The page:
Local fortunes brighten when Chamber of Commerce president, L.H. Hofmeister, receives a telegram in early December 1918 from Rockwell Field Commander Harvey S. Burwell announcing the impending arrival of an airplane squadron and stipulating its landing field requirements. The Commander's communiqué fires intense, hurried preparations for hosting the incoming airmen and staging Tucson's aerial rebirth. Chamber Secretary Ray B. Leach scrambles to find a good landing site for the Army's history-making Twenty M Squadron before choosing Judge William H. Sawtelle's 220-acre parcel.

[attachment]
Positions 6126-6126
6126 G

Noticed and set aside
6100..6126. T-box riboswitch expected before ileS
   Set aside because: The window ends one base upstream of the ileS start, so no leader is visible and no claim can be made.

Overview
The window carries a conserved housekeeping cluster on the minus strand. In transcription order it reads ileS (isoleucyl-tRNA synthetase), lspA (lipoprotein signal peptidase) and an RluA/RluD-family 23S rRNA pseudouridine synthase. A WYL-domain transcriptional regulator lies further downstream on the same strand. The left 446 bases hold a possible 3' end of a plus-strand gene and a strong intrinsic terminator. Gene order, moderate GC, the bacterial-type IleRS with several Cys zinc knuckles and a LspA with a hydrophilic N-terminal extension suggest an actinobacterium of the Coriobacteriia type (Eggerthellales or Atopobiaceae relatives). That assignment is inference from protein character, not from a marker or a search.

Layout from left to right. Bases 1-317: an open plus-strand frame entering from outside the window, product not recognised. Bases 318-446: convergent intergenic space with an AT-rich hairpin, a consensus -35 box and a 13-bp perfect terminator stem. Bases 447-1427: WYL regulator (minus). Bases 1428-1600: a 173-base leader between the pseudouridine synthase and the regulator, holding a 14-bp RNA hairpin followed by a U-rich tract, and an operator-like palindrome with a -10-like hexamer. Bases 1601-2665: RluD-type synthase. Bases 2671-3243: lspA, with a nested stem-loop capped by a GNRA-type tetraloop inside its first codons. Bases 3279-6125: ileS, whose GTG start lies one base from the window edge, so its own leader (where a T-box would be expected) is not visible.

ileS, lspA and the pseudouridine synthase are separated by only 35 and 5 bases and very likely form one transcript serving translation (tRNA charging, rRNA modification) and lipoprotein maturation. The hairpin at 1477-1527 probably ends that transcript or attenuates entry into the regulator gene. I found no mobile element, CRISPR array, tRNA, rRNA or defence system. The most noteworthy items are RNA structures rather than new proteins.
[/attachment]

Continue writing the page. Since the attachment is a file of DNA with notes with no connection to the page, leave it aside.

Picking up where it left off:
The Judge gives the Chamber extended use of his land, north of Ft. Lowell Road and east of Evergreen Cemetery's entrance gate on the road to Oracle, Arizona. Mayor Olva C. Parker and Pima County Board of Supervisors' Chairman John W. Estill assign all city and county horse and mule teams, land scrapers, and road machinery to clearing the new landing grounds. Frank L. Culin, Sr., Chamber aviation committee chairman, directs 50 workers who remove underbrush on a 500-foot by 3,000-foot landing area, then grade and roll the earth until it lies flat and smooth. The Tucson Citizen deems the demanding preparation work "equivalent to building about 15 miles of ordinary road in one day." The newspaper adds, "Coating the field with gravel and oiling it thoroughly will make a splendid permanent landing place." Walter Wakefield heads up a crew marking the field with long strips of canvas for easy pilot recognition. Dick Harding provides the aircrafts' oil and the Texas Oil Company handles gasoline. Mayor Parker stations a spotter with a pair of powerful field glasses on the roof of the Santa Rita Hotel to telephone the city's water pumping station when he sees the squadron and trigger the fire siren to inform residents of their grand arrival. Amid light showers, the Air Service's Twenty M Squadron rises off Phoenix's fairgrounds field on December 6, 1918, and battles a strong wind to head southeast. Meanwhile, work on the Old Pueblo's new landing grounds draws to a close, leaving just a dozen workmen and six teams of animals at the field.